recent years, novel genome editing techniques have been developed. These techniques use bacterial nucleases which are guided by small RNA molecules to a specific site in the genome to cleave the DNA. This causes a double strand break. This break can be repaired in cells, but the most common system (non homologous end joining (NHEJ) is error prone and results in small insertions or deletions (InDels) of nucleotides at the site of the double strand break. The bacterial nucleases are now used to specifically edit the genome to our liking.
There are multiple methods to perform these genomic edits:
Nuclease type II used for genome editing. We work with Cas9 from S. pyogenes and several mutants of this nuclease.
Clustered regularly interspaced short palindromic repeats.
Cas9 are guided to a specific site in the genome by a combination of two RNA molecules. One which recognizes the target DNA and a second trans activation cr(CRISPR)RNA (TracrRNA). These have been combined into a single guide (sg) RNA for easy use of the system.
Many reports show that genome editing via Cas9 mediated mutation has off target effects where Cas9 does not only cut the desired sequence. The major off targets are indicated
Cas makes use of an RNA which recognizes the target DNA and a trans activation cr(CRISPR)RNA (TracrRNA). These have been combined into a small guide (sg) RNA.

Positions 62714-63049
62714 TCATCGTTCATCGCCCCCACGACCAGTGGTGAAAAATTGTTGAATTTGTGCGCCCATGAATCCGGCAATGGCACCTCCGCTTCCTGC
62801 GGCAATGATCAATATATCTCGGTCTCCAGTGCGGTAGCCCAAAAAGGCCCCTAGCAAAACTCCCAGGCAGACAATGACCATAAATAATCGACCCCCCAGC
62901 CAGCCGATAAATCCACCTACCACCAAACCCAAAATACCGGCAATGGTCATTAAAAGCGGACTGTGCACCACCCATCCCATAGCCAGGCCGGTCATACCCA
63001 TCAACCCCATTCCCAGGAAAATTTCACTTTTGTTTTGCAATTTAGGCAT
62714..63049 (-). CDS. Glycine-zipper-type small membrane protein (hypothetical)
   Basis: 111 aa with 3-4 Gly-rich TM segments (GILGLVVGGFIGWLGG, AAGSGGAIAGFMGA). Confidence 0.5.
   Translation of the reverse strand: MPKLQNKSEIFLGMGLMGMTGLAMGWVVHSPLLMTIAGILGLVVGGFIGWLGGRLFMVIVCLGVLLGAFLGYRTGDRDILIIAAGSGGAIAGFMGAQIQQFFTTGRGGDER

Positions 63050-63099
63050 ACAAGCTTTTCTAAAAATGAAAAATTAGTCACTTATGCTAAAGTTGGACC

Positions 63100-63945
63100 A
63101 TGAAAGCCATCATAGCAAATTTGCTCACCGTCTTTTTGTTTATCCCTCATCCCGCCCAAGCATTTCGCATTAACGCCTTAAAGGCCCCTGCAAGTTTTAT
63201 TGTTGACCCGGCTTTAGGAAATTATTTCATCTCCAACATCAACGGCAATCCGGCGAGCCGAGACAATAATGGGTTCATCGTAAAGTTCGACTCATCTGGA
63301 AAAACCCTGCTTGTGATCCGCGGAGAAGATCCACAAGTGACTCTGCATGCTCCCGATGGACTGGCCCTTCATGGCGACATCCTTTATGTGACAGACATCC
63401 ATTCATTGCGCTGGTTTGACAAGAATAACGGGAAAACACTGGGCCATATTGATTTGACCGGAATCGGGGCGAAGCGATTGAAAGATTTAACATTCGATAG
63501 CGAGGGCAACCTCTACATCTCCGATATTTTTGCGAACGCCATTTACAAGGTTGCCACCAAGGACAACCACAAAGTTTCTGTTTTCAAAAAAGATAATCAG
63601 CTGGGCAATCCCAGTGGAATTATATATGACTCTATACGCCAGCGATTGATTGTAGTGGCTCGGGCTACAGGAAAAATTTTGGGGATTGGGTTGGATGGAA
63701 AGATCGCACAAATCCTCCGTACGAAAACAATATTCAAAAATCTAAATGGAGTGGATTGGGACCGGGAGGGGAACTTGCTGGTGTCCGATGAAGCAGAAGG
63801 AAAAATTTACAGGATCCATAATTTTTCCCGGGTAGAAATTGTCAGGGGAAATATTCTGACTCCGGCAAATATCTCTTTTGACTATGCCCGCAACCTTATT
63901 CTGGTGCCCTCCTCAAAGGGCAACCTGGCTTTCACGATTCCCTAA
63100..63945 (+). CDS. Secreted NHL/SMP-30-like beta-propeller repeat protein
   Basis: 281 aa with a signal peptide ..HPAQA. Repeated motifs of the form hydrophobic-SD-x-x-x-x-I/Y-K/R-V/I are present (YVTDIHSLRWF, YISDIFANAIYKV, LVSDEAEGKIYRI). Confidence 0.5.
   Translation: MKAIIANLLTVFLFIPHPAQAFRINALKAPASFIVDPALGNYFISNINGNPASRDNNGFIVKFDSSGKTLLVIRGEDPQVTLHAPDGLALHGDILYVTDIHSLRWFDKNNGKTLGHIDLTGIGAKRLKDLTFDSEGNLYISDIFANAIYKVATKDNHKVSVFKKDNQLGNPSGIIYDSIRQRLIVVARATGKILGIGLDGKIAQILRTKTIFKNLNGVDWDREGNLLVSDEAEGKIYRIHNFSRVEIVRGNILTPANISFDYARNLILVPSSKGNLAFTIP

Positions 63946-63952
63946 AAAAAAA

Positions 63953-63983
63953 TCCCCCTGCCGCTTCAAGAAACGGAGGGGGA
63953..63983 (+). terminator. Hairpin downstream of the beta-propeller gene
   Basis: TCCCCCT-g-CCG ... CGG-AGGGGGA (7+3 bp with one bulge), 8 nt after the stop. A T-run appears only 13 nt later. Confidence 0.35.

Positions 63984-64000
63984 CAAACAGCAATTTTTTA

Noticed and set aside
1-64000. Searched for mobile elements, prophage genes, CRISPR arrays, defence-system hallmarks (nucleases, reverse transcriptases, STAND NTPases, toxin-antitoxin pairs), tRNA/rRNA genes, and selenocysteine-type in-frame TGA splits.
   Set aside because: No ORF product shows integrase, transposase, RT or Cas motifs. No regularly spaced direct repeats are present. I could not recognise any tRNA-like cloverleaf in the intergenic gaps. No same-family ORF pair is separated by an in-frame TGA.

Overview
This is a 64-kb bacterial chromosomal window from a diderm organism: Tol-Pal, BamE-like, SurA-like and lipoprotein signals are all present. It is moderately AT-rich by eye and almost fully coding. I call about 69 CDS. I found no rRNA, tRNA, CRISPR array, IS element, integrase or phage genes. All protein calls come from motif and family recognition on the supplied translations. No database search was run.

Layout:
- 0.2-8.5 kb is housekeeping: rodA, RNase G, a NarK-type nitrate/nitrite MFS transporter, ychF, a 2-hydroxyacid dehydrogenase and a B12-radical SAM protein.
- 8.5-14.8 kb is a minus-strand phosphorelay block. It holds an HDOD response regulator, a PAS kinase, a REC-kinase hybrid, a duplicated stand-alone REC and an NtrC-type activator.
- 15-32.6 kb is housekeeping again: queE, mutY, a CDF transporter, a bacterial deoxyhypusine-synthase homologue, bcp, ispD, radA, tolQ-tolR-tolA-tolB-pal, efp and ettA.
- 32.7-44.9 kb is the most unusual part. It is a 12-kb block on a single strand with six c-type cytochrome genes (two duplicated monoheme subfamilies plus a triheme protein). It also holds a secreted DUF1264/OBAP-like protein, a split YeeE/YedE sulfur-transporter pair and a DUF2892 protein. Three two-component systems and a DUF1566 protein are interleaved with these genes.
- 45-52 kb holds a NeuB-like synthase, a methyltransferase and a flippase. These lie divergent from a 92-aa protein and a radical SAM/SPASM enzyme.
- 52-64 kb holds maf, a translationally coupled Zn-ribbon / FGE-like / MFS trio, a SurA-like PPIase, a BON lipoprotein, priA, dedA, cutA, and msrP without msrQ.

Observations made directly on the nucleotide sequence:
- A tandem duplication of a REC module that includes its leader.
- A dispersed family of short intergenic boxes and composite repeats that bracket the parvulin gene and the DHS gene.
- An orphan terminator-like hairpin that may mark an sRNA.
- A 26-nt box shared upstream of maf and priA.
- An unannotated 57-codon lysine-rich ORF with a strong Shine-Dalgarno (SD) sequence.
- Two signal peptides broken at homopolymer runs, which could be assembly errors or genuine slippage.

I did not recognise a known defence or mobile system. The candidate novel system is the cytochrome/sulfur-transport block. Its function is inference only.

First 7 nucleotides after PAM sequence, vital for correct binding of Cas9, total guide is required for correct nuclease activity.
Protospacer adjacent motif, Cas9 recognizes NGG, Cas9-VRQR-HF1 recognizes NGAN, Cpf1 recognizes NTTT.
To acquire knockouts/mutants of specific genes there are two Cas9 mediated mutation strategies:
To generate insertional mutants, cleavage with WT Cas9, and a subsequent homologous driven repair (HDR) mechanism to introduce a specific mutation or gene (or both) is used. Not only a guide RNA and Cas9 are introduced in the cells/embryos, but also a repair DNA molecule which has the specific mutation or insert. We have successfully used several repair constructs.
A strong benefit of the mouse model has always been the possibility to generate gene specific, endogenously regulated, reporter models. This is done by introducing a (fluorescent) reporter or Cre protein in the 3’UTR of a gene in combination with an IRES or a V2A sequence. This ensures that the transcript ratio between gene and reporter is equal and to an endogenous level. The 3’UTR of a gene is by definition AT rich. However, Cas9 makes use of a PAM sequence which is CG rich and therefore very unsuitable to target the 3’UTR of most genes. This can be circumvented by using alternative nucleases or Cas9 nuclease variants which recognize different PAM sequences. For instance, Cpf1 recognizes PAMs which are AT rich and makes a staggered cut.
CRISPR/Cas9 is not only used to make mutations or integrations in the genome, but can also be modified to regulate transcription. A kinase dead form of Cas9 is then used (Cas9d) which is unable to cut the DNA but is only recruited to the site recognized by the sgRNA. When Cas9 is then fused to activator proteins like VP16, transcription blocking proteins, like KREB or even (de)methylation enzymes transcription can be altered.